Have you really made it if you haven’t toured in Japan?
For most bands out there, playing a show in Japan is a career milestone. There’s something special about the Japanese market that seems to extend over to the music industry. Physical sales (like CDs) still remain high over there despite most of the world’s affinity towards digital streaming and big city music scenes are still flourishing.
Perhaps that’s just it: the combination of unique culture and musical celebration makes Japan a must-visit during your world tour. Luckily for those of us not in a band, we get to experience what it’s like to play a Japanese tour, courtesy of Taiwanese smooth-rockers Sunset Rollercoaster. Soundtracked by various hits from their discography (like “My Jinji”), “Kakudmi” is a short documentary that follows the band on their recent summer tour in Tokyo. Cinematographer 賈思揚 artistically captures the boys’ experiences in their unfamiliar surroundings, captured by a combination of 90s era camcorders (true to their retro aesthetic) and high-res modern equipment.
But there’s more to this documentary than the five of them rocking out on stage. “Kakudmi” is a film that exposes the more human side to their art, reminding us all of the people behind the band. The bandmembers record a number of voiceovers, voicing their concerns about greeting cities by the wrong name (“Kyoto” instead of “Tokyo”), their feelings about touring in a place like Japan, and what they see themselves doing 10 years into the future. It’s also an opportunity for them to reveal the origins behind their name and talk about their rise to fame from the early days of MySpace. Despite the documentary being centered around the topic of Japan, “Kakudmi” is a glimpse into the humble personalities behind the breezy, retro-rock sound that made them so famous.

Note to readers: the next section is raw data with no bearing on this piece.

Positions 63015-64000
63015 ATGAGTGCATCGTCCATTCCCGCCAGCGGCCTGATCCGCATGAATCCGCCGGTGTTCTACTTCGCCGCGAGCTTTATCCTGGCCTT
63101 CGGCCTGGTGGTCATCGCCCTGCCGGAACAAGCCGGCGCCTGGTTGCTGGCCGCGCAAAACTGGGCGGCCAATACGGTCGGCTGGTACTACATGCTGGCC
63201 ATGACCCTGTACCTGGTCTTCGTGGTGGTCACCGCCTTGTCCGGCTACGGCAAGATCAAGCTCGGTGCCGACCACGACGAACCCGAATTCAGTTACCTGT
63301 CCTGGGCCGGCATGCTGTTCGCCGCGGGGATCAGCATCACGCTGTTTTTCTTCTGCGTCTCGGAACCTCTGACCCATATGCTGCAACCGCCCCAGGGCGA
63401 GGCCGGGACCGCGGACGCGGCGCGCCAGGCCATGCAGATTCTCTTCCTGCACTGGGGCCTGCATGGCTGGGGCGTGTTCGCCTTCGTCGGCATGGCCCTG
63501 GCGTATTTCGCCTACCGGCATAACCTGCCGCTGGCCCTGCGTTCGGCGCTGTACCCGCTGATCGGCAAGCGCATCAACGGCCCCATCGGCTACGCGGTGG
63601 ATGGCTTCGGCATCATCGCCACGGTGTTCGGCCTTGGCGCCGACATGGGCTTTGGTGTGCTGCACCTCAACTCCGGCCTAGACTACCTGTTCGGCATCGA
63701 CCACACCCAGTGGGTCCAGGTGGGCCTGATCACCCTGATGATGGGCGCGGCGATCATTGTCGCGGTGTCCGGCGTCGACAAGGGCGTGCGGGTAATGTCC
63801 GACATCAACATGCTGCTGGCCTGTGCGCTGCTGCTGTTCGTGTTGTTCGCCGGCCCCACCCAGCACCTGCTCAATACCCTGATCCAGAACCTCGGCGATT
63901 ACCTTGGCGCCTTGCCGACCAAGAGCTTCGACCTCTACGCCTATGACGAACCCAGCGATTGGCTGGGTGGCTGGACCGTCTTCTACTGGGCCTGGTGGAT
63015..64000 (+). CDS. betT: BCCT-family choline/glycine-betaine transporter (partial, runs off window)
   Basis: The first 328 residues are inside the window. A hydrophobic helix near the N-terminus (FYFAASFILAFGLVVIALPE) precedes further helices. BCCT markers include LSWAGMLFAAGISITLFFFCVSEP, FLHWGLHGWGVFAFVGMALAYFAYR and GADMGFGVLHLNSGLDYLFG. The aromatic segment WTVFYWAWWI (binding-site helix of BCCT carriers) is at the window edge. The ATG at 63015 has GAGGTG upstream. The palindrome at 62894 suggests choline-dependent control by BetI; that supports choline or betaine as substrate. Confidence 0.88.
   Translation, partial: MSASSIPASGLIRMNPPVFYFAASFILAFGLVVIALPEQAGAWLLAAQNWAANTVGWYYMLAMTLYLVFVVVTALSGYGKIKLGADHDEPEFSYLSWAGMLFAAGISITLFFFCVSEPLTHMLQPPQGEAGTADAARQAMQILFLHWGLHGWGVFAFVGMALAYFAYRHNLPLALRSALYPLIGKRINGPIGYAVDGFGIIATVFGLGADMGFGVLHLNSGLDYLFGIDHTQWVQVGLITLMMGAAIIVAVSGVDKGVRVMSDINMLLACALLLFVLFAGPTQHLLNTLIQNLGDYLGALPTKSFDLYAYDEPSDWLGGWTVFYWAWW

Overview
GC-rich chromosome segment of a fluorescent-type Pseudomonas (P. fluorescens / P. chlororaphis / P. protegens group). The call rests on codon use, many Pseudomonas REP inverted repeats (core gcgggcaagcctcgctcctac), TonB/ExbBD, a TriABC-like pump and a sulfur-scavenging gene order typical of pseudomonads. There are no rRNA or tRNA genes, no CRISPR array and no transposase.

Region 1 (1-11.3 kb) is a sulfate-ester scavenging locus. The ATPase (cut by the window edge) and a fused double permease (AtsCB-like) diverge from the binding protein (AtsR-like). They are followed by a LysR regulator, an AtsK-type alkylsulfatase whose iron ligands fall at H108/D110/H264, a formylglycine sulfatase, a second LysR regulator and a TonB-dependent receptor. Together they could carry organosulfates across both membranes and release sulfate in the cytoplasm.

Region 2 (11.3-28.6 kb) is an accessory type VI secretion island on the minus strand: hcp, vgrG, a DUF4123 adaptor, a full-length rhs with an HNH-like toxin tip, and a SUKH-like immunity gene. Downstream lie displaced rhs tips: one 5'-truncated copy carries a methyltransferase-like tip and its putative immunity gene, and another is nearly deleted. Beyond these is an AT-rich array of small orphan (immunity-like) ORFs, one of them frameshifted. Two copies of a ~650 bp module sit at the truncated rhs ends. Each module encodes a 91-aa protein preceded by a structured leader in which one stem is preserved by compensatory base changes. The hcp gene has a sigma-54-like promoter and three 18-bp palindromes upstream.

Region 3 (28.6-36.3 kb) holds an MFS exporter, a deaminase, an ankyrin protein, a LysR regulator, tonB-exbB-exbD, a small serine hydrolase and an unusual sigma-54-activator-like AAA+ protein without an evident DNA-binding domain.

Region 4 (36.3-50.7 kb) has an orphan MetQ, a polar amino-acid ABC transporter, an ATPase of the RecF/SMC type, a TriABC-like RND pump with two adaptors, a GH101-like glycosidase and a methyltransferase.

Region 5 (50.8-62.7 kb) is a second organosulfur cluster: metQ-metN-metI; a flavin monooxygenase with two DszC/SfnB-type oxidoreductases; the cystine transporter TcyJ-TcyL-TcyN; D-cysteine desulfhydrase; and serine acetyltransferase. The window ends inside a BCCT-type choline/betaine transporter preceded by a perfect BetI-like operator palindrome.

Give it a watch–“Kakudmi” will make you want to drop everything and pick up a guitar in a heartbeat.
Li-Wei Chu is a recent graduate from UC Davis who majored in Cinema and Digital Media who also briefly studied film at Queen Mary, University of London. Li-Wei is obsessed with horror films (especially the ones that give him nightmares), films from East Asia, and really, any film that makes you stop and think.
He loves talking about film and indie music with others. He’s also a record collector and cross-stitches when he has free time. In the future, he hopes to be able to write about film and wants to find a job in the film industry that can support his record buying habits. Maybe one day he’ll also be able to play the guitar.